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The Story of an Hour. Kate Chopin. Jasminne Andy Nick. Thesis. Live your life for yourself and not anyone else, because your chance at freedom may come to late in your life.

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The story of an hour

The Story of an Hour

Kate Chopin

Jasminne

Andy

Nick


Thesis
Thesis

  • Live your life for yourself and not anyone else, because your chance at freedom may come to late in your life.

    “But she saw beyond that bitter moment a long procession of years to come that would belong to her absolutely. And she opened and spread her arms out to them in welcome.”


The story of an hour
Tone

  • Begins with a calm logical tone.

    “Knowing that Mrs. Mallard was afflicted with a heart trouble, great care was taken to break to her as gently as possible the news of her husband's death.”

  • Switches to more emotional and elated tone of a new found freedom.

    “They stayed keen and bright. Her pulses beat fast, and the coursing blood warmed and relaxed every inch of her body.”


Purpose
Purpose

  • Women had boundaries set by men, and were thought to only live for their husbands or men in their life.

  • Chopin wrote this to show how men weren’t the only means of happiness in a women’s life.


Audience
Audience

  • This story is mainly written for women.

  • For women it was a way to show them that freedom may come to late in their lives so they should live their lives for themselves.


Evidence
Evidence

  • When she sits by her window after crying she begins to notice the flowers blooming and many other things around her.Things only noticed when someone is happy.

    “There was something coming to her and she was waiting for it, fearfully. What was it? She did not know; it was too subtle and elusive to name. But she felt it, creeping out of the sky, reaching toward her through the sounds, the scents, the color that filled the air.”


Appeals
Appeals

  • Pathos: Emotions revealed vary from sad, confused, joyful, and ends with a bittersweet death.

    “She did not stop to ask if it were or were not a monstrous joy that held her.”

    “Into this she sank, pressed down by a physical exhaustion that haunted her body and seemed to reach into her soul.”


Assumptions
Assumptions

  • Women’s lives were restrained to certain thoughts and emotions, not all could be evoked.

    “There would be no one to live for during those coming years; she would live for herself. There would be no powerful will bending hers in that blind persistence with which men and women believe they have a right to impose a private will upon a fellow-creature.”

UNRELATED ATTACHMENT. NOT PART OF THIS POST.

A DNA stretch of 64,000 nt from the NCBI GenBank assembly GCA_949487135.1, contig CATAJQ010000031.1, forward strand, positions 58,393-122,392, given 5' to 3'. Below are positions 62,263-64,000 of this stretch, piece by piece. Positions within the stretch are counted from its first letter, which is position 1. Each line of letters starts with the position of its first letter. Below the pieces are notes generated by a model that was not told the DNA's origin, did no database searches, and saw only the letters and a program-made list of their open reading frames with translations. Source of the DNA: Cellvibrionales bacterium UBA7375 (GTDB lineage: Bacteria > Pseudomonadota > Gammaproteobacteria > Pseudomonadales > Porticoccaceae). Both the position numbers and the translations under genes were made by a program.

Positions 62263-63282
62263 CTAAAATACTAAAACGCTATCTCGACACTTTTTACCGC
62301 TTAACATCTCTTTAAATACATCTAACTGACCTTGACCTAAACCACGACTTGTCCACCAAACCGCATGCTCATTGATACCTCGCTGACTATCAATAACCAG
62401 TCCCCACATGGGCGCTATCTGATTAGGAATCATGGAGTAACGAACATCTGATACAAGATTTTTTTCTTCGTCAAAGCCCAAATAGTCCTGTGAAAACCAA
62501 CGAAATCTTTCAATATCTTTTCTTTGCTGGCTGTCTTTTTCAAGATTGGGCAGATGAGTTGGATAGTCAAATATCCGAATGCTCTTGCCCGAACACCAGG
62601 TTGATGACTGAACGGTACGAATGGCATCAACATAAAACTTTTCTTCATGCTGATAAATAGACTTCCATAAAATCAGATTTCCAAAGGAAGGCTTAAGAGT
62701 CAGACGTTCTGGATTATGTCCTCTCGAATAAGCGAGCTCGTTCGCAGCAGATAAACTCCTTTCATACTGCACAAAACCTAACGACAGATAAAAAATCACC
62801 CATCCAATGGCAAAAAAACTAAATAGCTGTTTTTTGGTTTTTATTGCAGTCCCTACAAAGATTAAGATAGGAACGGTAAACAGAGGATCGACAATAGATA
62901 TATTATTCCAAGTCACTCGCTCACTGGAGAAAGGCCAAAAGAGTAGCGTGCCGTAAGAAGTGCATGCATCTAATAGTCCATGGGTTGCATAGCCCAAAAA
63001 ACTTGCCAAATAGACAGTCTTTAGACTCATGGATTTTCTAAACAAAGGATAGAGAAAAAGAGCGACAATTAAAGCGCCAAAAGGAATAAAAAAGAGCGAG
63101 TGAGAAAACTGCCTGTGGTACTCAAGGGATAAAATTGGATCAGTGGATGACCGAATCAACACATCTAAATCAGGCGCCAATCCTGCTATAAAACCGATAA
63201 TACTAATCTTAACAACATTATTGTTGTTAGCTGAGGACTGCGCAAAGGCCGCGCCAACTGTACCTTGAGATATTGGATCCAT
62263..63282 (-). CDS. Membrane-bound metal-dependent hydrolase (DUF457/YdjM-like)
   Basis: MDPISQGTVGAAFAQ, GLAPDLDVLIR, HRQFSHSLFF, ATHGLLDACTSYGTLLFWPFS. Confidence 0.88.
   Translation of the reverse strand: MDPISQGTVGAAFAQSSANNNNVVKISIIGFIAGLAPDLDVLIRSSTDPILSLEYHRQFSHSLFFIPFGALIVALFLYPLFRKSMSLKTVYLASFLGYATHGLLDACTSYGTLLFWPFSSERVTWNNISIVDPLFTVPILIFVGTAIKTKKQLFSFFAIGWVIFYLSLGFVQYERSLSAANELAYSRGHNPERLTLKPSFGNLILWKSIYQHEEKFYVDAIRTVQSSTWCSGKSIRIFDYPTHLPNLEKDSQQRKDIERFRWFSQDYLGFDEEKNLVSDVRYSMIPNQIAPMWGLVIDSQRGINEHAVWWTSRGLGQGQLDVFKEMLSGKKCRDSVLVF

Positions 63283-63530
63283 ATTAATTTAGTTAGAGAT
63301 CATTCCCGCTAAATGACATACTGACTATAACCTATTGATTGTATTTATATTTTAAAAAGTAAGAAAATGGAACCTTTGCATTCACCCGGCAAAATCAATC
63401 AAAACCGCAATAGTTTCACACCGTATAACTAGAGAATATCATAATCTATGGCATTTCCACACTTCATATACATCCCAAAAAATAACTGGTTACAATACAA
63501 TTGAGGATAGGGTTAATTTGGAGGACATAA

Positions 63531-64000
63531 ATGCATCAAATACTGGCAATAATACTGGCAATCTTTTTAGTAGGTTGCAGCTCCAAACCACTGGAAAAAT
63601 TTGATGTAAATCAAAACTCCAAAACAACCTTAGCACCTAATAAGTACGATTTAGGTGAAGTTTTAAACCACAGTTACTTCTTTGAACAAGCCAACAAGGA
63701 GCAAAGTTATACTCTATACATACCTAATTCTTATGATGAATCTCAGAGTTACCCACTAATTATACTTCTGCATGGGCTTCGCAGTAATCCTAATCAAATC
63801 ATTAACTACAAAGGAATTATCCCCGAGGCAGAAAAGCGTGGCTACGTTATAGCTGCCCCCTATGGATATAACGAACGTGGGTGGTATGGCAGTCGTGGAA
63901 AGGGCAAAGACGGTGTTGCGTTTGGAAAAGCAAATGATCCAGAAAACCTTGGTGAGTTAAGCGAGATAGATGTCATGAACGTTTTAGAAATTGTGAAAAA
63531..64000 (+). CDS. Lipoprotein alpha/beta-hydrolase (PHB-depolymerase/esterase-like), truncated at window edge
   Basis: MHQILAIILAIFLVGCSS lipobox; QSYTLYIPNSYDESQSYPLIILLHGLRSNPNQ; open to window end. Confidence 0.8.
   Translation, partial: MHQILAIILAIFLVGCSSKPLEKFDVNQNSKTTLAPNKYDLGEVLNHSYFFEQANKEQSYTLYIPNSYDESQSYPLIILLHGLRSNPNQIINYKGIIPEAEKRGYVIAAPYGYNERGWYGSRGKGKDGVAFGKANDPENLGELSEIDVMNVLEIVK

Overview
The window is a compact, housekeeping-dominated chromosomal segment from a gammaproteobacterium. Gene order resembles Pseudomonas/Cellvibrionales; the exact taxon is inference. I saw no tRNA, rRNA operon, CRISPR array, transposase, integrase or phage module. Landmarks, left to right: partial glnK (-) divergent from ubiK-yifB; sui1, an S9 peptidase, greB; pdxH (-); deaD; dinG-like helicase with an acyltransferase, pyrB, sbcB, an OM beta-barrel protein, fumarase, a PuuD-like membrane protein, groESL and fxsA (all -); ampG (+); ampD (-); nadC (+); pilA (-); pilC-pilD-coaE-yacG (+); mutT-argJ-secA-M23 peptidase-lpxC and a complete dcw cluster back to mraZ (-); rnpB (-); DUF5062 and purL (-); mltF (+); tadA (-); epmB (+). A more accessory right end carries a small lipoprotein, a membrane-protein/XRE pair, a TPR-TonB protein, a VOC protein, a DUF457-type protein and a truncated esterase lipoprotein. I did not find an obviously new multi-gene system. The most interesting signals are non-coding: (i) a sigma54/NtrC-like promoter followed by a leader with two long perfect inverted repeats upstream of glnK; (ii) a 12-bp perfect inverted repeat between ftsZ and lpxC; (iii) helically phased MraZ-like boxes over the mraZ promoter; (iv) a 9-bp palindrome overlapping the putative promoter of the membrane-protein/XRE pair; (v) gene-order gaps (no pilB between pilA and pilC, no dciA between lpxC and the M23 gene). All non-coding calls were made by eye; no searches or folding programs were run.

Style rhetorical mode
Style:Rhetorical Mode

  • Descriptive:The essay develops through the accumulation of concrete and specific details revealing the repression of women by men as it is experienced by Mrs. Mallard.

    “She was young, with a fair, calm face, whose lines bespoke repression and even a certain strength. But now there was a dull stare in her eyes, whose gaze was fixed away off yonder on one of those patches of blue sky. It was not a glance of reflection, but rather indicated a suspension of intelligent thought.”


Style syntax
Style:Syntax

  • The story begins with a regular, logical and to the point sentence.

  • As the story unravels we begin to get shorter sentences.

    “The delicious breath of rain was in the air. In the street below a peddler was crying his wares.”


Style syntax cont
Style: Syntax (cont.)

  • We also receive more pauses. (commas,semicolons,periods)

    “There was something coming to her and she was waiting for it, fearfully. What was it? She did not know; it was too subtle and elusive to name. But she felt it, creeping out of the sky, reaching toward her through the sounds, the scents, the color that filled the air.”

  • This creates a more rapid tone then the beginning sentence.

  • Ends with a simple sentence,

    “When the doctors came they said she had died of heart disease--of the joy that kills. ”


Style others
Style:others

  • Simile: “…except when a sob came up into her throat and shook her, as a child who has cried itself to sleep continues to sob in its dreams.”

  • Imagery: “She could see in the open square before her house the tops of trees that were all aquiver with the new spring life... and countless sparrows were twittering in the eaves. There were patches of blue sky showing here and there through the clouds that had met and piled one above the other in the west facing her window.”

  • Irony: “When the doctors came they said she had died of heart disease--of the joy that kills.”


Works cited
Works Cited

  • The Story of an Hour. (2007, March 15). In Wikipedia, The Free Encyclopedia. Retrieved 03:56, March 16, 2007, from http://en.wikipedia.org/w/index.php?title=The_Story_of_an_Hour&oldid=115258536

  • Stifler, Ben. "Rhetorical Modes." 2002. 15 Mar 2007 http://users.cdc.net/~stifler/en110/modes.html

  • Braiman, Jay. "LITERARY DEVICES." 2003. 15 Mar 2007 http://mrbraiman.home.att.net/lit.htm